And more….all the details are Link
Will he, won’t he? Elon keeps us guessing on Twitter
Said nobody ever! "Didn't see this coming."
Earlier this week, Elon Musk threatened to end his $44 billion agreement to buy Twitter. Musk is accusing the company of refusing to give him information about spam bot accounts.
Musk claims that Twitter is in breach of the contract that binds him to buy Twitter, or pay a $1 billion penalty.
Musk’s lawyers sent a letter to Twitter, filed with the Securities and Exchange Commission (SEC) on June 6, saying: “Based on Twitter’s behavior to date, and the company’s latest correspondence in particular, Mr. Musk believes the company is actively resisting and thwarting his information rights (and the company’s corresponding obligations) under the merger agreement.”
As I put this issue to bed, the Washington Post has reported that the Twitter board plans to offer Musk access to its full so-called “firehose,” which represents data comprising more than 500 million tweets posted each day, according to a source.
Fake news: Twitter official numbers put the scale of bot accounts at around 5%. This is the number Elon claims to have based his binding offer on...which was a bit dumb given that a simple Google search will get you independent estimates of 5-15%.
Audience research tool SparkToro found that in Musk’s case, the level of spam accounts amongst his 92 million followers is as much as 70% (inc fake, spam or inactive users). For reference, this research put the number of spam bot and fake accounts at 10.9% across the whole platform.
In other words: Musk (and Tesla) have benefitted hugely from the spam bots on Twitter, driving “activity” amongst themselves whilst giving the impression its all free speech and real.
Remember, Musk spends no money on marketing Tesla whereas General Motors spend over $2 billion a year.
Here's the thing: You wouldn't buy a house without a survey, and then act surprised when you found the place was riddled with damp and the foundations were wobbly.
IMHO, this is not so much about bot accounts and more about Musk trying to get out of the deal he signed up to...and the $1 billion he's contracted to pay Twitter if he pulls out. #JustSayin'
w/Snippets of Insight and Information
11.2 million VR headsets were shipped globally in 2021. That is up 92% YoY, according to IDC, who forecast global shipments to be 50 million by 2025.
758 incidents of “phantom braking” in Tesla cars. That is the number of incidents of unexplained braking that has prompted The National Highway Traffic Safety Administration to ask Tesla to explain.
40% is the YoY growth in orders for workplace robots in the US in the first quarter of 2022 as companies are leveraging automation to combat ongoing labour shortages and cut costs as inflation continues to hover near a 40-year-high.
AI used to recreate Val Kilmer’s voice in Top Gun: Maverick
Actor Val Kilmer suffered irreparable damage to his voice after being diagnosed with throat cancer and undergoing a tracheotomy in 2014. Now, for the new Top Gun movie, scientists helped Kilmer reprise his role as Iceman by using AI to craft a computer-generated replica of the actor’s voice that could read his lines.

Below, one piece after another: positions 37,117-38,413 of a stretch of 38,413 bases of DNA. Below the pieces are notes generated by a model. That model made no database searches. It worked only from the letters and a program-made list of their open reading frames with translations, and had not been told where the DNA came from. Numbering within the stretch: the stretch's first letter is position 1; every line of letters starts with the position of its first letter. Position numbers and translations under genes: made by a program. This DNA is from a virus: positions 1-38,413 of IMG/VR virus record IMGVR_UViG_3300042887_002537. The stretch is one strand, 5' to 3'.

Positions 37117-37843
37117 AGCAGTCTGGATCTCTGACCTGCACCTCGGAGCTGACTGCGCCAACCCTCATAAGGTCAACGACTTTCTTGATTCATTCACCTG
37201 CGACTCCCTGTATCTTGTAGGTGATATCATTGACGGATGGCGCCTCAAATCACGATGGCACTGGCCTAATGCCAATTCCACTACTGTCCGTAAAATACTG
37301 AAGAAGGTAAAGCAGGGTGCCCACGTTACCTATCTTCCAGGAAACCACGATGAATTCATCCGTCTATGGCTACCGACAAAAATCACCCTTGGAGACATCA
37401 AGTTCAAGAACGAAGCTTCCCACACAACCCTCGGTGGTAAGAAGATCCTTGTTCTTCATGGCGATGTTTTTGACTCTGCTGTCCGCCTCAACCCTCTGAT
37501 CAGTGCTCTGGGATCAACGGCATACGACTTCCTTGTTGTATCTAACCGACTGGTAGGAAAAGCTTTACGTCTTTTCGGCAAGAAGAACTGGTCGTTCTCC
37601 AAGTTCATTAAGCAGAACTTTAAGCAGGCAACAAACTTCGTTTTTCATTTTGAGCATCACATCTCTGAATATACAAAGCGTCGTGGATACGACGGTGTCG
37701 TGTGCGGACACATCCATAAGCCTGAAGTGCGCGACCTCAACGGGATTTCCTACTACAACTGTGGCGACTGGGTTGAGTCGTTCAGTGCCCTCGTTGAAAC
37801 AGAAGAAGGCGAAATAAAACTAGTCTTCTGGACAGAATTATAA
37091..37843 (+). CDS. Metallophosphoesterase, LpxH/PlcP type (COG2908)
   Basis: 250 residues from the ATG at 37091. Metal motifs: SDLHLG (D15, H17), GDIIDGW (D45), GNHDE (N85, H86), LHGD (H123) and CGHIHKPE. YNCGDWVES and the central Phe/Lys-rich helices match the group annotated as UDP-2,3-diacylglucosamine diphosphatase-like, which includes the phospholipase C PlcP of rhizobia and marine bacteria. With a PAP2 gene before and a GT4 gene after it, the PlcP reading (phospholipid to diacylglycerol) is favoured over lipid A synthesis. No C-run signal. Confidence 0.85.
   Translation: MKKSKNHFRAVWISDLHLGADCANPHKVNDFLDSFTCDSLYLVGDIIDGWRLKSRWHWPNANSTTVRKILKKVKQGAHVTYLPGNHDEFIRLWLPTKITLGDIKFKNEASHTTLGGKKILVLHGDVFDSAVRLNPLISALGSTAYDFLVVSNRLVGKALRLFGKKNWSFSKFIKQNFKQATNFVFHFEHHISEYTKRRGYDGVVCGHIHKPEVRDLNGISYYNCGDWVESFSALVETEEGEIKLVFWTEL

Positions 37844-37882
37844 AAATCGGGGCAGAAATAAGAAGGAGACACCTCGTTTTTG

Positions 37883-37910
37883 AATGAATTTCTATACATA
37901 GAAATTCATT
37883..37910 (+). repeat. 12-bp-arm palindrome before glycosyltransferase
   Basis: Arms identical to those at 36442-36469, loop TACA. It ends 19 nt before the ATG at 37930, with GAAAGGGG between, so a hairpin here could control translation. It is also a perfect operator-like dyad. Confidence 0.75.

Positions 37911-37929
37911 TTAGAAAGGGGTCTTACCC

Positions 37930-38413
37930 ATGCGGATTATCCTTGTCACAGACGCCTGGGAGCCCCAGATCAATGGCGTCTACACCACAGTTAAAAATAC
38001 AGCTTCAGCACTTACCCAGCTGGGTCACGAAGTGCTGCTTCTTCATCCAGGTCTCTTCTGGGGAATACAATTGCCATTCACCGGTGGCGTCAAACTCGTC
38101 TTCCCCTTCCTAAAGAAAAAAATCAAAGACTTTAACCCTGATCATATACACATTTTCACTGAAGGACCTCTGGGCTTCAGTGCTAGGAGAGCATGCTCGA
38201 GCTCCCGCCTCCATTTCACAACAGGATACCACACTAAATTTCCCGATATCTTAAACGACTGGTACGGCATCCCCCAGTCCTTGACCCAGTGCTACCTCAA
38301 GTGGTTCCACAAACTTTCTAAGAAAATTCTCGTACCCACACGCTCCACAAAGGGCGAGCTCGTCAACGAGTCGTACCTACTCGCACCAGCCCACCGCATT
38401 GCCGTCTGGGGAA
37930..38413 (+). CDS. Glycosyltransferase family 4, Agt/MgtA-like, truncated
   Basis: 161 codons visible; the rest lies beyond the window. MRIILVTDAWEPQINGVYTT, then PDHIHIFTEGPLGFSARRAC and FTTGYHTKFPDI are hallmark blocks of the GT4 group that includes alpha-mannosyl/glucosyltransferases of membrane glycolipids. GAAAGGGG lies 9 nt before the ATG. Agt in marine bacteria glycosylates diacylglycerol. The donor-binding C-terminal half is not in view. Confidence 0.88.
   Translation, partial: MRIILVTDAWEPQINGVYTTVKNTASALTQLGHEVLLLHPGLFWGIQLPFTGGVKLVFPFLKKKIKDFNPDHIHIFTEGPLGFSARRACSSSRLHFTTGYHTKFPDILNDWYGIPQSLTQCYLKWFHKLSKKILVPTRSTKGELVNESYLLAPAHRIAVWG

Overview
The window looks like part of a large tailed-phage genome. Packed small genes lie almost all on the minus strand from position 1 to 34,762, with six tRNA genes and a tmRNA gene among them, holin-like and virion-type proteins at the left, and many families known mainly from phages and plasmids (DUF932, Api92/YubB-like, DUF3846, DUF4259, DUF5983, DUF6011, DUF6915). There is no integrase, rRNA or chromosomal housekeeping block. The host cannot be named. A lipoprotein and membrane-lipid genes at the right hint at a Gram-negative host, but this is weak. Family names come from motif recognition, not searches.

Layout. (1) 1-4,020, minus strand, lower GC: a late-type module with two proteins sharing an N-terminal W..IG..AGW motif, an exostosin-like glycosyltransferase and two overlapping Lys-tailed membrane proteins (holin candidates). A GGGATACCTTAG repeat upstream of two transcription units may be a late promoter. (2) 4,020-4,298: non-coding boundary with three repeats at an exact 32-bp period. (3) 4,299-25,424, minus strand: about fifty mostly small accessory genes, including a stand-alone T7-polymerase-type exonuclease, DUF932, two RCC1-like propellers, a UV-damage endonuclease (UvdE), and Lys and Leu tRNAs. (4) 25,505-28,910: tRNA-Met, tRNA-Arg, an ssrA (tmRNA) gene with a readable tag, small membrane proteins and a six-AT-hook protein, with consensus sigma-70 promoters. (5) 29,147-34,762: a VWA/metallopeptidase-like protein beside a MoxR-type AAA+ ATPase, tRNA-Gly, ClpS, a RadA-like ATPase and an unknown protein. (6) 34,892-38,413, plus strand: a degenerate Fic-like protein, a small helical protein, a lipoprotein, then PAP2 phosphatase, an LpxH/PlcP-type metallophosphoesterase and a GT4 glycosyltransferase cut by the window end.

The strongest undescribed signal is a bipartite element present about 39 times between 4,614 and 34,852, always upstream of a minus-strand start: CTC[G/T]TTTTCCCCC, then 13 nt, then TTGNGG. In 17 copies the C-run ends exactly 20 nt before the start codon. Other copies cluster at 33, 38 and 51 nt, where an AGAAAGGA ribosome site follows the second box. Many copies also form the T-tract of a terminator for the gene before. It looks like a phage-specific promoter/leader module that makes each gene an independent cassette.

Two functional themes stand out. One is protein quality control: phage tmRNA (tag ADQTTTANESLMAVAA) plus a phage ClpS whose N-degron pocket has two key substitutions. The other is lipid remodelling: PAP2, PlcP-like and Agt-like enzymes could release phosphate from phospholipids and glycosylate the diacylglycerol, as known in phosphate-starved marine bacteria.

Dutch police have created a deepfake video of a murdered 13 year-old boy
In hope of generating new leads on this 20 year old case, Dutch police have used deepfake technology to virtually bring to life a teenager almost two decades after his murder. Sedar Soares was shot dead in 2003 while throwing snowballs with friends in the parking lot of a Rotterdam metro station in this unsolved murder.
Chick-fil-A testing autonomous food delivery in Austin
Two Chick-fil-A restaurants in Texas are to test self-driving vehicles for making food deliveries. The tech comes from a firm called RefractionAI. They have a robot-as-a-service platform that includes self-driving technology, tele-operations and a delivery robot that uses the bicycle lane for delivery. Rumours are that the robot delivery will also spoon feed you.*
MetaFacebook scale back AR glasses
Meta Platforms has scaled back its plans to release a series of augmented reality glasses over the next several years as part of an effort to trim heavy investments it is making in its Reality Labs hardware and AR/VR division, employees were notified Wednesday.
Apple's Annual Developer Conference 2022
Apple just held its annual developer's conference. Last week I speculated that Apple would be announcing Apple Glasses, its AR/MR/VR headset thing. But they didn't. (I feel such a fool!) In the end, it was pretty routine stuff, with little of note, except that Apple is launching its own Buy Now Pay Later service in Apple Pay. There are more questions than answers and no doubt the regulators are going to be looking hard at Apple's monopoly position. The promise of free money with BNPL is fraught with issues and I'll say more in the coming weeks.
How Harmful Is Social Media?
Regular readers of Wiser! know I subscribe to the view that (net/net) it’s bad for society. It's just an opinion because studies offer surprisingly few easy answers. This article in the New Yorker tries to get to the bottom of it. Worth a read.
(* I made that last bit up 🤣🤣🤣)